It's becoming clear that Narendra Modi's call for a 'Congress-mukt Bharat', made back in 2014, when he was the prime ministerial candidate, wasn't just a rhetorical tool but a serious statement of intent.
But what exactly does the expression signify? And more accurately, what do Modi and Amit Shah mean by the slogan? Does it mean the end of Congress as a political entity? By this parameter, it has to be said that they have been quite successful; Congress has been reduced to just 44 Lok Sabha seats, and has governments only in a handful of states. The grand old party has been driven almost to the point of political obscurity.
But even as Congress undergoes a period of existential crisis, as admitted by senior leader Jairam Ramesh, BJP seems insatiable in its desire. Consider how Congress' power-broking backroom czar Ahmed Patel was caught in a desperate struggle to retain a Rajya Sabha seat he used to once take for granted.
Or do Modi and Shah mean the death of Congress as a monolithic patron of power at the Centre, one that created, nurtured and sustained a veritable ecosystem of incestuous elites who tightly control all avenues of intellectual, social, political and economic capital?
As economist and author Sanjeev Sanyal wrote last year in Project Syndicate, "Many countries have powerful elites with outsize influence, but in India, dynastic elites control the top echelons in every sphere of public life: politics, business, the media, and even Bollywood. Many of these dynasties have roots that stretch back to the colonial era, implying at least seven decades of dominance. Every point of leverage — from government contracts and industrial licenses to national awards — is used to maintain this ecosystem of power."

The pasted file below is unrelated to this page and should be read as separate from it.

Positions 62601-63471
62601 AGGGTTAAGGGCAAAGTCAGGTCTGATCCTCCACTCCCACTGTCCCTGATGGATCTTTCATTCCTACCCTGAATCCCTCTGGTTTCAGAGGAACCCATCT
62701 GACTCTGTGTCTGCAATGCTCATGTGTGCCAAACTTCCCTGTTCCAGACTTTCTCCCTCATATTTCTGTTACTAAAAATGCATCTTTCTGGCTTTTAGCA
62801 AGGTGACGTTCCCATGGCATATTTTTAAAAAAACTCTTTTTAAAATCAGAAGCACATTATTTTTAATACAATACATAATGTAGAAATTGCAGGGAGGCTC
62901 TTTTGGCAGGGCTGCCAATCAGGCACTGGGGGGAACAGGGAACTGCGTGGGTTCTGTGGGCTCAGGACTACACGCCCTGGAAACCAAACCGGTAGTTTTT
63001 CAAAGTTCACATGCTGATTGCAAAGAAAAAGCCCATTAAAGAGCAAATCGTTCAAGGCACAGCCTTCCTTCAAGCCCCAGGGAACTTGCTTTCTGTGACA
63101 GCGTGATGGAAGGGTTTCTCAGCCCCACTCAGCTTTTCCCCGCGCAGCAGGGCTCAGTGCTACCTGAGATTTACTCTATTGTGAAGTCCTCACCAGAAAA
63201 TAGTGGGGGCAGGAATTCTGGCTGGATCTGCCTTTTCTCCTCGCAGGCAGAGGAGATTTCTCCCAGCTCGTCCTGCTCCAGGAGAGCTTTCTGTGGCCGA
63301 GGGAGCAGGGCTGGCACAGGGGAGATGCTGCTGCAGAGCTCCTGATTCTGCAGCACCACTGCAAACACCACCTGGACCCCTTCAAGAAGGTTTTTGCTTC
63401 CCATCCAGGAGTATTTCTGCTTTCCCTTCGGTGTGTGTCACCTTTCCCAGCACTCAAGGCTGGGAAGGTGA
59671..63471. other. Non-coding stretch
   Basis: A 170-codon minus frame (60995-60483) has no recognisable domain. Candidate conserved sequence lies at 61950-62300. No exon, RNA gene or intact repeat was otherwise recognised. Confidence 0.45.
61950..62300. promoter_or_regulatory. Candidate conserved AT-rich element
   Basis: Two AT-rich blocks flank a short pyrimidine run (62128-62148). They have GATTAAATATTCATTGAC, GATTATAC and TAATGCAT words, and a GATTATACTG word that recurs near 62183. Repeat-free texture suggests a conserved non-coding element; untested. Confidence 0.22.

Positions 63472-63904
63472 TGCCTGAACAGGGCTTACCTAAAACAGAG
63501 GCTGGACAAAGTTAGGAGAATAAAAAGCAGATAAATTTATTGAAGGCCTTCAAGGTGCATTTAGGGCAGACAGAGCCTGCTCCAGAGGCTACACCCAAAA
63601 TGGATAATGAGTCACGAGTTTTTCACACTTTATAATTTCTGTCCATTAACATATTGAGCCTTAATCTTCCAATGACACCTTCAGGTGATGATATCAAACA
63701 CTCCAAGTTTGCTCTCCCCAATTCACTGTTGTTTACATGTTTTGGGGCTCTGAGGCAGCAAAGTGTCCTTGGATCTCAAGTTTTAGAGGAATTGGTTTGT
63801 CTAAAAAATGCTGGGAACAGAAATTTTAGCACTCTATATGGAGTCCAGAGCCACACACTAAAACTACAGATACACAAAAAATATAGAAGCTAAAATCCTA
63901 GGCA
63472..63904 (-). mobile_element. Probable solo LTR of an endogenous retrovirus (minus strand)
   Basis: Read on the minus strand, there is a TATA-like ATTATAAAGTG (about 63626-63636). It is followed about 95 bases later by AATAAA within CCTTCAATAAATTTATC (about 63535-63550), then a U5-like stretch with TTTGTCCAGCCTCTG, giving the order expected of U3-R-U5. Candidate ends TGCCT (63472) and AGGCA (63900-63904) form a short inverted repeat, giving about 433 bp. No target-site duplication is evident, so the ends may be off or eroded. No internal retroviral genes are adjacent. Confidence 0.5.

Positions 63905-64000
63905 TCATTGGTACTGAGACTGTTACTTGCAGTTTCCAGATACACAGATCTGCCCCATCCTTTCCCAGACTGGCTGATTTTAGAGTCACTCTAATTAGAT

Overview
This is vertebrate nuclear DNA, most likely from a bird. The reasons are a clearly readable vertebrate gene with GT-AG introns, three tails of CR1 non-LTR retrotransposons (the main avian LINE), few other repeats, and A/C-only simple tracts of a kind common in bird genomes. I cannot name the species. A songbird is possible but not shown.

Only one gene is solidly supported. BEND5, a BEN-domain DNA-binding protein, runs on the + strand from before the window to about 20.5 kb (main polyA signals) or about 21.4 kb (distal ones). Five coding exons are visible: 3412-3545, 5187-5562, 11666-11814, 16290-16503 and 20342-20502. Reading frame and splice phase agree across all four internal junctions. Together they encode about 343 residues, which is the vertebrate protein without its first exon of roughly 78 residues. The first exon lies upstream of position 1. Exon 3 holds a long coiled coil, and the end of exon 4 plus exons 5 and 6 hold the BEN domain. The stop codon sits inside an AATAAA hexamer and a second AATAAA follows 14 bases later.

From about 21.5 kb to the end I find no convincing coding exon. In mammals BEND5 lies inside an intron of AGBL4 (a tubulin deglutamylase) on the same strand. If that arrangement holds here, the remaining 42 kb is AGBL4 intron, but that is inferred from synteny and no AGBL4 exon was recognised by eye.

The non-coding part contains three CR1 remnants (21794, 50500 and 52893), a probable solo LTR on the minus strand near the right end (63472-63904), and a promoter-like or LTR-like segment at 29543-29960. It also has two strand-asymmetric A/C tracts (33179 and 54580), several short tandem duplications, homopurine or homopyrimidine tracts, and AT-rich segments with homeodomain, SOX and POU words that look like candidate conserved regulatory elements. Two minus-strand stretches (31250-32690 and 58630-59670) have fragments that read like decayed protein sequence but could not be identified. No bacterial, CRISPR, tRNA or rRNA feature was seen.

But by this yardstick, BJP has failed to make much headway. Though the sheer political power that it wields has enabled it to corner the top constitutional posts in the government's executive wing, it simply lacks the bandwidth to challenge Left-Congress' hegemony among the entitled elites who still hold sway over intellectual and political discourse despite facing pressure from social media that allows a greater democratisation of voices. BJP would be aware that this is a much bigger and longer battle.
But is Congress only a political entity? A patron and ringmaster of an ecosystem? No. It is simultaneously also an ideological fount. And it is here that it is at its most powerful and hardest to defeat. Any effort to make India truly 'Congress-mukt' must confront this reality. The idea of Congress is synonymous with the idea of India as we know it. And it is here that Modi, who envisions for India an alternate idea, must fight his bitterest battle.
By far the greatest challenge to BJP's rise as the new pan-Indian hegemonic force comes from Congress' rich legacy of icons and luminaries who have collectively defined India's struggle against British colonialism and left indelible imprint on its national consciousness.